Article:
Day Tripper

Day Tripper single - United KingdomWritten by: Lennon-McCartney
Recorded: 16 October 1965
Producer: George Martin
Engineer: Norman Smith

Released: 3 December 1965 (UK), 6 December 1965 (US)

John Lennon: vocals, rhythm guitar, lead guitar
Paul McCartney: vocals, bass
George Harrison: vocals, lead guitar
Ringo Starr: drums, tambourine

Available on:
Past Masters
1

Written to order when Lennon and McCartney realised they needed a new single at the tail end of 1965, Day Tripper was released as a double a-side with We Can Work It Out.

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Day Tripper was [written] under complete pressure, based on an old folk song I wrote about a month previous. It was very hard going, that, and it sounds it. It wasn't a serious message song. It was a drug song. In a way, it was a day tripper - I just liked the word.
John Lennon
Anthology

John Lennon had the initial idea for Day Tripper, and collaborated with McCartney to complete the song. Written at Kenwood, Lennon's house in Weybridge, Surrey in October 1965, the song is based on a 12-bar blues in E, switching up a tone (F#) for the chorus.

That was a co-written effort; we were both there making it all up but I would give John the main credit. Probably the idea came from John because he sang the lead, but it was a close thing. We both put a lot of work in on it.
Paul McCartney
Many Years From Now, Barry Miles

The song was a knowing reference to the burgeoning drugs-based counterculture of the mid-1960s. 'Day tripper' was a slang term for someone who failed to fully embrace the hippy lifestyle.

That's mine. Including the lick, the guitar break and the whole bit. It's just a rock 'n' roll song. Day trippers are people who go on a day trip, right? Usually on a ferryboat or something. But it was kind of - you know, you're just a weekend hippie. Get it?
John Lennon, 1980
All We Are Saying, David Sheff

Lennon and Harrison had both been introduced to LSD by 1965, although their use wouldn't peak until 1967. McCartney later admitted the song was about drugs, though The Beatles' clean-cut image at the time meant that the references were well hidden to all but those in the know.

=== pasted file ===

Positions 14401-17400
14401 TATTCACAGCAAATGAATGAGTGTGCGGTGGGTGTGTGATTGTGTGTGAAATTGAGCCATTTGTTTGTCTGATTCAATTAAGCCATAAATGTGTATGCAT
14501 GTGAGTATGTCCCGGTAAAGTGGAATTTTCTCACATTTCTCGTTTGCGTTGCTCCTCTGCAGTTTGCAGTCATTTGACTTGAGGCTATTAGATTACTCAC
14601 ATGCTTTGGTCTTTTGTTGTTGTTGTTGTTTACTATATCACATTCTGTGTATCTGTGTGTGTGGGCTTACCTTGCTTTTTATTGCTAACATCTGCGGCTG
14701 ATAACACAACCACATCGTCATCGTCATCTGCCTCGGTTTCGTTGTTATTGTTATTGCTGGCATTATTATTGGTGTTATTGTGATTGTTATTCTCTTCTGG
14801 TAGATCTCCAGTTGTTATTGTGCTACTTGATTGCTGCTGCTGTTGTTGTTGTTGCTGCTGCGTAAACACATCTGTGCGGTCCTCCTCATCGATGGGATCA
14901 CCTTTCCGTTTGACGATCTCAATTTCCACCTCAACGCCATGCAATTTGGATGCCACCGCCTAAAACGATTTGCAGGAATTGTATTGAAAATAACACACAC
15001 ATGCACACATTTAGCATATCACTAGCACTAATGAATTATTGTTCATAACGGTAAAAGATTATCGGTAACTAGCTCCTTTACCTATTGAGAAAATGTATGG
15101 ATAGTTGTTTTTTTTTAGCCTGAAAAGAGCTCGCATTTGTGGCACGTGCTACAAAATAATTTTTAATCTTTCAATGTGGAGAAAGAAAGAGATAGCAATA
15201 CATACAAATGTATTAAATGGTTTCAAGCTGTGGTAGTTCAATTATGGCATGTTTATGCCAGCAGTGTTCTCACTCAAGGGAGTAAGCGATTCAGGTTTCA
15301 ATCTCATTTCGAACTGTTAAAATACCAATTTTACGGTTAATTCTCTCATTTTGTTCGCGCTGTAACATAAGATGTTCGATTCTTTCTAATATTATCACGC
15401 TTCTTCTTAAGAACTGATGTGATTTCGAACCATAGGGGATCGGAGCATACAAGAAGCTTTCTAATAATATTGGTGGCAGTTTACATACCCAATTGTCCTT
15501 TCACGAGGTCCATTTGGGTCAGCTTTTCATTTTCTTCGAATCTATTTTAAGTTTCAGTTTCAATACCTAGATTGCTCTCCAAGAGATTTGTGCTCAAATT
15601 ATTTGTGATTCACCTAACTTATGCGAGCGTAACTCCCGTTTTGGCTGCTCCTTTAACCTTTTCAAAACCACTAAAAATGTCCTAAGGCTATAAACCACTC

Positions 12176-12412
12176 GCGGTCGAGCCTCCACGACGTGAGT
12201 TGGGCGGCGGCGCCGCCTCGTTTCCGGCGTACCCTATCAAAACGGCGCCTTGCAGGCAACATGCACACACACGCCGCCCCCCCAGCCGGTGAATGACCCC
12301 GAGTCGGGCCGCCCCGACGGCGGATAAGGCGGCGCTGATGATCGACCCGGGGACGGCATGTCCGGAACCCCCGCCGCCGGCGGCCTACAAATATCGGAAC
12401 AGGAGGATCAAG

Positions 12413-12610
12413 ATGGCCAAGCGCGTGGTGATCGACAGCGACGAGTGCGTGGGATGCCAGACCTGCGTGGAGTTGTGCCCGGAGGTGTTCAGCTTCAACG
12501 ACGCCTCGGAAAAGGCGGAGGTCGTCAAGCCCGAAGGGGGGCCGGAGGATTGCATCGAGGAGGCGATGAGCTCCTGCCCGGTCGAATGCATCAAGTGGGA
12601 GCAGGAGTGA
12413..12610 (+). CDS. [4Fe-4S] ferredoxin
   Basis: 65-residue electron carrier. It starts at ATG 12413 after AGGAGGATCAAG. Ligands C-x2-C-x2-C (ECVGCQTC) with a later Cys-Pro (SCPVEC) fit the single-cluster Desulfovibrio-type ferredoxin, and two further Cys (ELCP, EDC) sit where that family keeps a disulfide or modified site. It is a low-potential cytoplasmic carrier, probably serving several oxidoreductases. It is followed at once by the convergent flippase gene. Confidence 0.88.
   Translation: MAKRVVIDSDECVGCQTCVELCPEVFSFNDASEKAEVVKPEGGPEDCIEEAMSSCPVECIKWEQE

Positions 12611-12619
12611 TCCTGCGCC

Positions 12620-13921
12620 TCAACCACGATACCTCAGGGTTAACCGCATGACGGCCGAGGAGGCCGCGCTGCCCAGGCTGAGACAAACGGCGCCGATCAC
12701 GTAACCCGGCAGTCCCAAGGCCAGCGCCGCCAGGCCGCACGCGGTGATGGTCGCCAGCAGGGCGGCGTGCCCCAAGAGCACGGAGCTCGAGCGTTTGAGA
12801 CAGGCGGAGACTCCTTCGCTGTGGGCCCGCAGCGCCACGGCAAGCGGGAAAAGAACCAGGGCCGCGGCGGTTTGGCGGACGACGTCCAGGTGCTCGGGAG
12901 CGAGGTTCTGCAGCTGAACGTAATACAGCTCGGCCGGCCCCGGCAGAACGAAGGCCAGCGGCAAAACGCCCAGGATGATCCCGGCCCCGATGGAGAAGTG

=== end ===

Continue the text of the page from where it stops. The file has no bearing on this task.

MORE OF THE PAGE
Day Tripper was to do with tripping. Acid was coming in on the scene, and often we'd do these songs about 'the girl who thought she was it'... But this was just a tongue-in-cheek song about someone who was a day tripper, a Sunday painter, Sunday driver, somebody who was committed only in part to the idea. Whereas we saw ourselves as full-time trippers, fully committed drivers, she was just a day tripper.
Paul McCartney
Many Years From Now, Barry Miles

The lyrics employed other double meanings. "She's a big teaser" was originally "She's a prick teaser", though they never seriously considered recorded it like that.

I remember with the prick teasers we thought, That'd be fun to put in. That was one of the great things about collaborating, you could nudge-nudge, wink-wink a bit, whereas if you're sitting on your own, you might not put it in.
Paul McCartney
Many Years From Now, Barry Miles

Day Tripper was a part of The Beatles' live repertoire from 1965 until they gave up touring. It was the fourth song performed at their final concert at Candlestick Park, San Francisco, on 29 August 1966.

In the studio

Day Tripper was recorded in three takes during the sessions for Rubber Soul. On the afternoon of 16 October 1965 the band spent some hours rehearsing the backing rhythm track, recording three takes, only the final one of which was complete.

That evening they added a number of overdubs; Lennon and McCartney both shared lead vocals, and Lennon played the climactic guitar solo.

The Beatles also recorded the rhythm track for George Harrison's If I Needed Someone during the same session.

Chart success

The Beatles originally intended for Day Tripper to be the a-side of their final single of 1965. However, after the group recorded We Can Work It Out four days later, on 20 October, it was considered the more commercial song.

Lennon's protestations resulted in the single being marketed as the world's first double a-side. However, anecdotal evidence suggests that We Can Work It Out was requested by a greater proportion of record buyers, and was likewise favoured by radio stations.

Day Tripper/We Can Work It Out was released in the UK on 3 December 1965 - the same day as the Rubber Soul album, on which it did not feature. Five days later the single entered the chart at number one, where it remained for five weeks. It sold over a million copies.

It fared less well in the US, where it was released on 6 December. We Can Work It Out was the more successful of the two titles; Day Tripper peaked at number five in the Billboard Hot 100, and stayed in the top 40 for eight weeks.

42 responses on “Day Tripper

    1. Jacob

      He doesn’t sing the lead; he sings the upper harmony in the chorus, ’cause he has the higher voice. But the lead, the main melody, is actually the lower line. The verses are sung in unison, both of them together, but Lennon has that “it took me” pickup for the chorus, which only he does; so it’s quite clear he has the lead.

      1. Richard Boene